Last GI to leave Vietnam among Pentagon dead Max Beilke was the last U.S. soldier to leave that war, in 1973. A 4

Nationwide ripple effect

Absence of those killed, missing is felt in many ways. A 4

Immigrant shot to death

Hate crime suspected in Arizona. A 5 For continuing coverage:

WASHINGTON — President Bush yesterday urged Americans to return to work today and put the U.S. economy back on track as he sought to nudge the nation back to a semblance of normalcy after terrorist attacks left more than 5,000 people dead or missing. “We need to go back to work tomorrow, and we will,” Bush said after returning to the White House from the Camp David presidential retreat in Maryland, where he held a virtual war council with his advisers. “But we need to be alert to the fact that these evildoers still exist. “Today, millions of Americans mourned and prayed, and tomorrow we go back to work,” Bush said. “Our nation was horrified, but it’s not going to be terrorized; we are a nation that can’t be cowed by evildoers.” U.S. stock markets, shut down by the attack on the World Trade Center near the heart of the world’s financial center in New York City, geared up to reopen today. Airlines restored service suspended after the attacks, and Major League baseball prepared to resume games. The U.S. Postal Service will again be able to ship the nation’s mail in the belly of passenger airplanes, possibly as early as today, Federal Aviation Administrator Jane Garvey said. In the Seattle area, voters will go to the polls tomorrow in primaryelection contests ranging from Seattle mayor to Snohomish County legislative races that ultimately could determine whether the 49-49 split in the state House of Representatives will continue for another year. At Seattle-Tacoma International Airport, airline service continued to inch toward more normal levels. Alaska Airlines and Horizon Air said yesterday they expect to be operating 75 percent of their schedules today. Horizon officials said the commuter line resumed limited PLEASE SEE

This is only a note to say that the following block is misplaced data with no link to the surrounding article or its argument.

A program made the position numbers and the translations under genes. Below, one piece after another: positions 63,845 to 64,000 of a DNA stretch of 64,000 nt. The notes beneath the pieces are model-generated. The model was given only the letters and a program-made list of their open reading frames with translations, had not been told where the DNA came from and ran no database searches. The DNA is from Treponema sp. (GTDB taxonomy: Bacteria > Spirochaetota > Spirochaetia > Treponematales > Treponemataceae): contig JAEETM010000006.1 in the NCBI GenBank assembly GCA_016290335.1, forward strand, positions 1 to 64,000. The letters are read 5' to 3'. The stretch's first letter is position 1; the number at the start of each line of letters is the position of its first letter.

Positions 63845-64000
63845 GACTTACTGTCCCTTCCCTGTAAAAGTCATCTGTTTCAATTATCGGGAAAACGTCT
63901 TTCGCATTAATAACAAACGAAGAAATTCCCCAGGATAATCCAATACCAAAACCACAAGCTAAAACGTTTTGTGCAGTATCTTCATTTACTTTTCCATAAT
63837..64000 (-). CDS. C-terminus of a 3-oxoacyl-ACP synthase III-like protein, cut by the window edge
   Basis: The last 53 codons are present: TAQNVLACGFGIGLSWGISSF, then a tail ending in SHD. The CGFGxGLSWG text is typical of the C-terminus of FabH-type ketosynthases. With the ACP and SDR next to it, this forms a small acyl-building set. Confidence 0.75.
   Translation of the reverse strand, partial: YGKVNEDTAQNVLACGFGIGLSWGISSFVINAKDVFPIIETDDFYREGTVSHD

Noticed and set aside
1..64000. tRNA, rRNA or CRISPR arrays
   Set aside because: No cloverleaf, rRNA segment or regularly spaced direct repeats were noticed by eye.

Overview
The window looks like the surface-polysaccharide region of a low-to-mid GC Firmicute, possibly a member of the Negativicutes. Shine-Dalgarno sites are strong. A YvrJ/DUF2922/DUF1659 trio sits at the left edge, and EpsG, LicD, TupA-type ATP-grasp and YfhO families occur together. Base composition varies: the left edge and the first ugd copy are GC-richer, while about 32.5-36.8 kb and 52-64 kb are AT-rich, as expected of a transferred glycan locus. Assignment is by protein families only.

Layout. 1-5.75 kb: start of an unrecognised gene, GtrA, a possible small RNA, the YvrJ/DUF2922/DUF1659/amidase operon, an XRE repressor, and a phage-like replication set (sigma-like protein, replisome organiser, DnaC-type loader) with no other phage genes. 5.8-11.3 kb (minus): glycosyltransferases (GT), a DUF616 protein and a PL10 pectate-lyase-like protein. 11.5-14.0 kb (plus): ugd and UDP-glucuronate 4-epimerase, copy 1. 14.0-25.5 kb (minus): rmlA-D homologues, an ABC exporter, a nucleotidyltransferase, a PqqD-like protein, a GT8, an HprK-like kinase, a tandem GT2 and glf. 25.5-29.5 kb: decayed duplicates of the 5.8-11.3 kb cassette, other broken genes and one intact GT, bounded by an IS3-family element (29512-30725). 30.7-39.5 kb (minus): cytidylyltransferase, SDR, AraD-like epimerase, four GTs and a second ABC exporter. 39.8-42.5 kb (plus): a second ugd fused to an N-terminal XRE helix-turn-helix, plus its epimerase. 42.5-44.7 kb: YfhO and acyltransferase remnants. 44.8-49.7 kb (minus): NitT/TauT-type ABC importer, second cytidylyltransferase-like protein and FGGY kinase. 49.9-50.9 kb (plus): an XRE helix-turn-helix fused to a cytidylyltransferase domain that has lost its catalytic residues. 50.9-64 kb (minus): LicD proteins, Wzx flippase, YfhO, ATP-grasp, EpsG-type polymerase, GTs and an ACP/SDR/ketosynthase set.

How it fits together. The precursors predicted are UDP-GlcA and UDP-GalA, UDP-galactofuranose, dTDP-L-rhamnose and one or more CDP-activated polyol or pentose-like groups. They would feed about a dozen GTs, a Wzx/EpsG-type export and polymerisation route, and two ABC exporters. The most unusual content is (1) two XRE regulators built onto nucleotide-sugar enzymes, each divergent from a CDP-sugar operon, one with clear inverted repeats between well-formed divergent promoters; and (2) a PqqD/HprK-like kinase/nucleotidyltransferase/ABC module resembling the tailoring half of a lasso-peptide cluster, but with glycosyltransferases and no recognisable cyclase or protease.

Normal ON A 9

Life-and-death choices in rush down stairwell ◆ YOU’RE ON the 87th floor when a plane hits your building. Safety is at street level. Do you dare take the elevator or run for the stairs? Do you stop to help someone or rush on by?

BY SCOTT GOLD

Los Angeles Times